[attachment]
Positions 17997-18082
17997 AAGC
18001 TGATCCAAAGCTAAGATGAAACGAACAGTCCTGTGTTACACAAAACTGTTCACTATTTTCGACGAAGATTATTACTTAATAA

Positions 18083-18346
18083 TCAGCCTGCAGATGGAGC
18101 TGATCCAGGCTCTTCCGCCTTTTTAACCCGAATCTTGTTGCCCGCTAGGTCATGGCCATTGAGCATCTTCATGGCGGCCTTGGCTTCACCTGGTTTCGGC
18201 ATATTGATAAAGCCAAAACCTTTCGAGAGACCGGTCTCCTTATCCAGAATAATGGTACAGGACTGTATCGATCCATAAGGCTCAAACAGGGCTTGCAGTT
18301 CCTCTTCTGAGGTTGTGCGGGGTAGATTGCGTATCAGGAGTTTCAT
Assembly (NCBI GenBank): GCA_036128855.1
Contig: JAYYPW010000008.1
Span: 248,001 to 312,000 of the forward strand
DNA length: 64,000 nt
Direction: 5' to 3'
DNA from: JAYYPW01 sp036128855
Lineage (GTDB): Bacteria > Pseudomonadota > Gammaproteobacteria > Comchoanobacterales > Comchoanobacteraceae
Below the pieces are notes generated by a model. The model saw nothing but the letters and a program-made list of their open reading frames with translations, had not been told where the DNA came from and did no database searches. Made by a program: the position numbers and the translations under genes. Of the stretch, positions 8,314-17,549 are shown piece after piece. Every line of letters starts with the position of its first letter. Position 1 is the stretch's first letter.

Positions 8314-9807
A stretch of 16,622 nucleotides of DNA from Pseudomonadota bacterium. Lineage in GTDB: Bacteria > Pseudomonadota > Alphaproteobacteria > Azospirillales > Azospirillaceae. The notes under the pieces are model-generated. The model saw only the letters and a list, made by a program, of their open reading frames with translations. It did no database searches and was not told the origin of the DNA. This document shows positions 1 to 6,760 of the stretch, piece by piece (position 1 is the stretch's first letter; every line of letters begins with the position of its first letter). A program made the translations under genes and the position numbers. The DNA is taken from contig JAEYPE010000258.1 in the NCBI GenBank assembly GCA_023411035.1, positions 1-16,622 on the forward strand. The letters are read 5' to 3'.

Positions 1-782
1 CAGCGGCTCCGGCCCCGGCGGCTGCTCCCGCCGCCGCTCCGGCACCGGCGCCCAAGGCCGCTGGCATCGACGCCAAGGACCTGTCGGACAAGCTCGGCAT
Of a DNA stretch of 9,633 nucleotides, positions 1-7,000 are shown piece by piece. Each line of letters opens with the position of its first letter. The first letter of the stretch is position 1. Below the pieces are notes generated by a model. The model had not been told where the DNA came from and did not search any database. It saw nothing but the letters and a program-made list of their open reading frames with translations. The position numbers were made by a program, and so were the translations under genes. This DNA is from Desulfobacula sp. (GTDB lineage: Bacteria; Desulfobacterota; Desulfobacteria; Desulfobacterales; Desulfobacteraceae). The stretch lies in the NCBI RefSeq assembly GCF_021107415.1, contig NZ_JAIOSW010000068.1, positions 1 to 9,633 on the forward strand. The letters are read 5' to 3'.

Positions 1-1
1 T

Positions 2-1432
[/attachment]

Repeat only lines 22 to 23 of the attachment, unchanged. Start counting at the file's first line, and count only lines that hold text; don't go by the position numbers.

Positions 1-1
1 T